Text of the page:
By Sean Yoes
AFRO Baltimore Editor
I never saw Lenny Moore play football. But, it was my dad who passed down the legend of Lenny Moore to me.
My dad told me nobody actually knew just how fast Moore was, because he just ran fast enough for nobody to catch him.
And apparently, nobody ever did on the gridiron.
It is a sentiment shared by many, including Pastor P.M. Smith of Huber Memorial Church in Northeast Baltimore. “Lenny Moore revolutionized the whole game of football,” said Smith, referencing Moore’s transition from a pure halfback to the slot receiver position.
Indeed, Moore was a revolutionary offensive weapon during the golden era of the NFL. In fact, I have argued after Jim Brown and Gayle Sayers, he was the third greatest halfback in the league’s history. Yet, one of the most iconic images in NFL lore is symbolic of Moore in his greatest role in life after football.
In what many still call “The Greatest Game Ever Played,” the Baltimore Colts defeated the New York Giants 23-17, at Yankee Stadium in the Bronx to win the 1958 world championship. It was the NFL’s first sudden-death overtime playoff game.
The prodigious struggle ended when Alan “The Horse” Ameche took the hand off from Johnny Unitas and plunged into the end zone. But, it was Moore, the lightning fast halfback known as “Spats,” ( because of the white tape he wrapped around his black cleats), who laid down the block that opened up the hole for Ameche to score the touchdown and secure the epic victory for Baltimore.
That image of Moore on the ground, sacrificing himself for the team and the win is the perfect distillation of Moore as the selfless public servant in his life after football. And he has scored countless epic victories for Baltimore after his playing days were over.
For decades, Moore has been the man to go to when you had to raise money for a good cause, or you needed a sparkling role model to inspire young people, or you needed a good man to deliver a good word to a group struggling to do the right thing in the community.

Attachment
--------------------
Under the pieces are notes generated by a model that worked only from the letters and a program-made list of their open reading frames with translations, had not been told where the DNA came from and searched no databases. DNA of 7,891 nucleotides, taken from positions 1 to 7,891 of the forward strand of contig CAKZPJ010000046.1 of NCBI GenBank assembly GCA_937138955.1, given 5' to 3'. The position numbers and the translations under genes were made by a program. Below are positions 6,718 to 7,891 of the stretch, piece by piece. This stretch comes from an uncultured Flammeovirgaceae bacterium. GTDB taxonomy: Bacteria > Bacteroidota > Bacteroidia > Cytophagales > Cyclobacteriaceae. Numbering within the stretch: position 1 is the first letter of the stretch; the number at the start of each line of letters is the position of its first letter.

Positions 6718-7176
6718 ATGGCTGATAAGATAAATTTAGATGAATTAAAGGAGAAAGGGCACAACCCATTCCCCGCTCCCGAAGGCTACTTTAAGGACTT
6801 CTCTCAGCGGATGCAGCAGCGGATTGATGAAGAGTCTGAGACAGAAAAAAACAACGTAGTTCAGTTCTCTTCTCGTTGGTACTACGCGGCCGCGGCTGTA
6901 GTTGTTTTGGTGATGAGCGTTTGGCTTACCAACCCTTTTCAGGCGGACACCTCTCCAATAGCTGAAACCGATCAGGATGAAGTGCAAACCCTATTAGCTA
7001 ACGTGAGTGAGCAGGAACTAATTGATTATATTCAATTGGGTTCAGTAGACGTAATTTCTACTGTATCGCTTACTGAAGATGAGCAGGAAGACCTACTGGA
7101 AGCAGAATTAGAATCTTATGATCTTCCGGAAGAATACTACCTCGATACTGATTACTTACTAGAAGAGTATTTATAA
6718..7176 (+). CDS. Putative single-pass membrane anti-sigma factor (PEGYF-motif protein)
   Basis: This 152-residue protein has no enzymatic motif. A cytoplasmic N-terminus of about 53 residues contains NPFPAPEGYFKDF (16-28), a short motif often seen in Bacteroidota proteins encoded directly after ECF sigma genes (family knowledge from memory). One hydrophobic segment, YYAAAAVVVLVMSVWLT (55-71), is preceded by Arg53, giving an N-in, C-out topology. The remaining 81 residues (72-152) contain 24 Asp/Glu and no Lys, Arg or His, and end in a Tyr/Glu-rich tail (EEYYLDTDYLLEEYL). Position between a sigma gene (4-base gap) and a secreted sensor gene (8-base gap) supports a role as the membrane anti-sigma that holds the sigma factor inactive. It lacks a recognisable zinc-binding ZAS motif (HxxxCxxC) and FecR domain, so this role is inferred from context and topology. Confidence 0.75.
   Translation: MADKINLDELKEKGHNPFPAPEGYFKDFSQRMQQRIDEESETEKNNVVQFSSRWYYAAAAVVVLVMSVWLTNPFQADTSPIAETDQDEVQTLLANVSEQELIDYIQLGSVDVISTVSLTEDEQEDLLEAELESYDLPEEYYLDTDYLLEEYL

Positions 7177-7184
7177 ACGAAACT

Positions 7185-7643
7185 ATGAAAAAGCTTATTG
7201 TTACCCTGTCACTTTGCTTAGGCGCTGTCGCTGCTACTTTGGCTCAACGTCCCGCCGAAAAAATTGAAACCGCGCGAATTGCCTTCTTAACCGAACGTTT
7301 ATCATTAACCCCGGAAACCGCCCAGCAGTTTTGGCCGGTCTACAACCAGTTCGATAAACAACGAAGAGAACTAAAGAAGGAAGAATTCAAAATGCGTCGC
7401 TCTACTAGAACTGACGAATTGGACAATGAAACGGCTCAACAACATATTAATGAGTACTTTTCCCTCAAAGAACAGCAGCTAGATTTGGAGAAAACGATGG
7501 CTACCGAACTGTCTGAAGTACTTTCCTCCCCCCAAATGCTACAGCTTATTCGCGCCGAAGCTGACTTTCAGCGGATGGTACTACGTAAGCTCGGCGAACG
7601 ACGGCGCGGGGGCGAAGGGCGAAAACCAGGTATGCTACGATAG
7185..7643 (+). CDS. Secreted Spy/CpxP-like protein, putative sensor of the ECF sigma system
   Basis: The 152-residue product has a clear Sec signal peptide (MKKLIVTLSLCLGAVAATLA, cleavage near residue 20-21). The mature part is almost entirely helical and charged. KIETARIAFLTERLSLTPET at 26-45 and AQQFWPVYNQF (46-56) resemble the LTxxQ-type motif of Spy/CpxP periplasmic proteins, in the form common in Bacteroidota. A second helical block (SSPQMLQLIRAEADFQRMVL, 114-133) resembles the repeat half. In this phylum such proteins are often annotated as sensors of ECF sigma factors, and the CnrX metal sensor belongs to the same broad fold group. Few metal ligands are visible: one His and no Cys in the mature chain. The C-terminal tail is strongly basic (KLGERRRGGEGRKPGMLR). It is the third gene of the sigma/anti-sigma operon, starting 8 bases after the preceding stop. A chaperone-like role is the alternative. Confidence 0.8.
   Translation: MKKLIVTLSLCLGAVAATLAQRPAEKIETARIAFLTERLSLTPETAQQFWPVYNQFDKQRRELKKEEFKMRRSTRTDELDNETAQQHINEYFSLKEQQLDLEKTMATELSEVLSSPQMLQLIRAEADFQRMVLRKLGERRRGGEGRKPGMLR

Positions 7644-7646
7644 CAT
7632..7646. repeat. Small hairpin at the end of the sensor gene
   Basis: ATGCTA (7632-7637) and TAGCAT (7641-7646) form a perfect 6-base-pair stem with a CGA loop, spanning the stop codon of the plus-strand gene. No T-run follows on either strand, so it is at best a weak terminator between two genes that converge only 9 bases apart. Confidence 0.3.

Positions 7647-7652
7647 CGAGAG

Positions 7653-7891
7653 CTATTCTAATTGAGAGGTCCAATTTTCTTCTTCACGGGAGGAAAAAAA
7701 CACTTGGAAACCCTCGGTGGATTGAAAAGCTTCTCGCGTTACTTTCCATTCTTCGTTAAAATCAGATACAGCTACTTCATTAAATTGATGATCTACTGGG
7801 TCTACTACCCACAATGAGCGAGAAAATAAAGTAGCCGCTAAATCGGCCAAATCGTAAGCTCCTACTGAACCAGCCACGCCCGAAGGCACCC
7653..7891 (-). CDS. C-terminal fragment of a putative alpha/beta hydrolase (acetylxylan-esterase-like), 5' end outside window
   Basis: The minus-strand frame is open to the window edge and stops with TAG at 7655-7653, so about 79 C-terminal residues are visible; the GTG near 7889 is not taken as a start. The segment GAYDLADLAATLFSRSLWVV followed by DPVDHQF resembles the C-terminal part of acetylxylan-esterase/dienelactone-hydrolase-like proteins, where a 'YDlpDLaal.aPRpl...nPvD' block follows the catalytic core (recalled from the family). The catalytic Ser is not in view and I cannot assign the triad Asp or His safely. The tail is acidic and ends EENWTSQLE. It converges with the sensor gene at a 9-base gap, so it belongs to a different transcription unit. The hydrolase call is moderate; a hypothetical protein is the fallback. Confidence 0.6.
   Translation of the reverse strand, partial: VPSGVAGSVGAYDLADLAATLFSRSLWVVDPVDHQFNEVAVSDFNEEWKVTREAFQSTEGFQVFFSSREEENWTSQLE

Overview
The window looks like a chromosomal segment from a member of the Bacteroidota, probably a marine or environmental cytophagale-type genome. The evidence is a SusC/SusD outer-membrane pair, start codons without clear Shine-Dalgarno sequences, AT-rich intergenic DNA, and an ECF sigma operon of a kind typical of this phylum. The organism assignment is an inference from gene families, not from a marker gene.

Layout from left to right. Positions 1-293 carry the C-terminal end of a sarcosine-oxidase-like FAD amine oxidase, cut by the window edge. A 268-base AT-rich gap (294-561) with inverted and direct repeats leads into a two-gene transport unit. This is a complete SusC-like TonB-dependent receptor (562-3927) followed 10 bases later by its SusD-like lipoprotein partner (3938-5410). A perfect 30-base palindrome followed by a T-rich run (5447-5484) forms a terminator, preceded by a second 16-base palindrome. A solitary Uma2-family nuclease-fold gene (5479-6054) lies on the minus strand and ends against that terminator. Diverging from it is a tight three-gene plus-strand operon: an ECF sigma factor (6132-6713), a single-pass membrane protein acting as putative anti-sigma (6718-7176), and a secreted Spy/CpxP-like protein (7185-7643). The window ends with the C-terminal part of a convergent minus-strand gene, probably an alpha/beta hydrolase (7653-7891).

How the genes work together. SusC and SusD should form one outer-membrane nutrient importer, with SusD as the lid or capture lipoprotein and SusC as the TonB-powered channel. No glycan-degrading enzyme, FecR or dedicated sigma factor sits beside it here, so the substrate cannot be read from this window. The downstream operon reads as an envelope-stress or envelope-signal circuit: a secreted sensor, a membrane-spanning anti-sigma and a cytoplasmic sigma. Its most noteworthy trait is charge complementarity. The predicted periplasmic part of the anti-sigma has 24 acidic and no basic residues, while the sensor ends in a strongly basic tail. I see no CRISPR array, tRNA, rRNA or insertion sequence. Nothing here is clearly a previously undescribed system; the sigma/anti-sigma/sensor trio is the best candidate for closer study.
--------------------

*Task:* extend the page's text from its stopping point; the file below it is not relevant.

As great as he was on the field, the consensus is he was even greater off of it.
Now, after Moore recently buried his beloved wife Edith he faces the dusk of his life without her at age 86. Smith, who has known Moore and his late wife for decades (he grew up with her sons from a previous marriage, and the boys attended the Chick Webb Recreation Center together from 1958-1963), delivered some hard truths about the living legend after he spoke at Mrs. Moore’s funeral.
Smith described Moore as “a broken man,” as he witnessed him cling to his wife’s casket (please see Mrs. Moore’s obit also in the AFRO’s Baltimore section). He believes Moore is also in the beginning stages of dementia.
So, now is the time for Baltimore to wrap its arms around the man who sacrificed himself for so many, for so long.
For years, there has been talk of honoring Moore with a statue and a task force has been created to make that aspiration a reality. The group, originally formed by long-time community leader Marvin “Doc” Cheatham, is now being led by former Baltimore City Councilman Carl Stokes. There are other influential Baltimoreans who are part of the effort including defense attorney Billy Murphy, as well as community liaison and former AFRO reporter Tony White, among others. For the sake of full disclosure, I am honored to have also been tapped to join the effort to honor Moore.
Although the coronavirus pandemic has brought the country and the world to a standstill, we must find a way to fulfill our mission of erecting a statue in Moore’s honor. I can think of no person in Baltimore more deserving of such an accolade. But, we have to act now. And what we need now more than anything is for an individual or an organization to underwrite the costs of building a statue in Moore’s honor. In other words, we need somebody to write a check.
Nobody ever caught up to Lenny Moore on the football field. But, like all of us, even titans like Moore, time and death eventually catch up with us all.
We need to give him his flowers now.
Sean Yoes is the AFRO’s Baltimore editor and the author of Baltimore After Freddie Gray: Real Stories From One of America’s Great Imperiled Cities.